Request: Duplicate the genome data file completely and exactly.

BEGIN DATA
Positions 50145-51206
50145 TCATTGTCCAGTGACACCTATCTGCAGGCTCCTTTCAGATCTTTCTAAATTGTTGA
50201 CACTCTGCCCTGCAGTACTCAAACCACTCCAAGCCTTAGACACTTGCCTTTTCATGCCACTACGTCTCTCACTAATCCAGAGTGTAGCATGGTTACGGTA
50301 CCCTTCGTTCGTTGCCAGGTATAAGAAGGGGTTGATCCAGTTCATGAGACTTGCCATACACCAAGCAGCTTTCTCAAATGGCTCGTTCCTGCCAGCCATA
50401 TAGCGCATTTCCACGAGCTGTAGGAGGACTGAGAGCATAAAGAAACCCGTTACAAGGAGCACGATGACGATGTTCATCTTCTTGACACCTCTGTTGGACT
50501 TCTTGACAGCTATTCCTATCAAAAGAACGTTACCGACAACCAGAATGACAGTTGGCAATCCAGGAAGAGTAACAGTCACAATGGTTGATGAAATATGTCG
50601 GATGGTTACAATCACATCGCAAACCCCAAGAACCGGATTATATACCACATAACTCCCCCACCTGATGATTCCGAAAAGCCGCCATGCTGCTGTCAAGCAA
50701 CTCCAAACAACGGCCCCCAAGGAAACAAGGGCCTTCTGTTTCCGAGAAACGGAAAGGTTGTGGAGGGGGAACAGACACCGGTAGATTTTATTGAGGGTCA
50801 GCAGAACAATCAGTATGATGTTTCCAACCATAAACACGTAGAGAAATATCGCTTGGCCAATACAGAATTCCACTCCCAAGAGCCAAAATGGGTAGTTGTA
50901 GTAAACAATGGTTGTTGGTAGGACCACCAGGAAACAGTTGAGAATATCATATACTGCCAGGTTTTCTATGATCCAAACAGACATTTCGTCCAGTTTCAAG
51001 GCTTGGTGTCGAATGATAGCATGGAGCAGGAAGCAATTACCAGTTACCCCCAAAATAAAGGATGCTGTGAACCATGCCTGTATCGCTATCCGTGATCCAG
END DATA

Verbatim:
Positions 50145-51206
50145 TCATTGTCCAGTGACACCTATCTGCAGGCTCCTTTCAGATCTTTCTAAATTGTTGA
50201 CACTCTGCCCTGCAGTACTCAAACCACTCCAAGCCTTAGACACTTGCCTTTTCATGCCACTACGTCTCTCACTAATCCAGAGTGTAGCATGGTTACGGTA
50301 CCCTTCGTTCGTTGCCAGGTATAAGAAGGGGTTGATCCAGTTCATGAGACTTGCCATACACCAAGCAGCTTTCTCAAATGGCTCGTTCCTGCCAGCCATA
50401 TAGCGCATTTCCACGAGCTGTAGGAGGACTGAGAGCATAAAGAAACCCGTTACAAGGAGCACGATGACGATGTTCATCTTCTTGACACCTCTGTTGGACT
50501 TCTTGACAGCTATTCCTATCAAAAGAACGTTACCGACAACCAGAATGACAGTTGGCAATCCAGGAAGAGTAACAGTCACAATGGTTGATGAAATATGTCG
50601 GATGGTTACAATCACATCGCAAACCCCAAGAACCGGATTATATACCACATAACTCCCCCACCTGATGATTCCGAAAAGCCGCCATGCTGCTGTCAAGCAA
50701 CTCCAAACAACGGCCCCCAAGGAAACAAGGGCCTTCTGTTTCCGAGAAACGGAAAGGTTGTGGAGGGGGAACAGACACCGGTAGATTTTATTGAGGGTCA
50801 GCAGAACAATCAGTATGATGTTTCCAACCATAAACACGTAGAGAAATATCGCTTGGCCAATACAGAATTCCACTCCCAAGAGCCAAAATGGGTAGTTGTA
50901 GTAAACAATGGTTGTTGGTAGGACCACCAGGAAACAGTTGAGAATATCATATACTGCCAGGTTTTCTATGATCCAAACAGACATTTCGTCCAGTTTCAAG
51001 GCTTGGTGTCGAATGATAGCATGGAGCAGGAAGCAATTACCAGTTACCCCCAAAATAAAGGATGCTGTGAACCATGCCTGTATCGCTATCCGTGATCCAG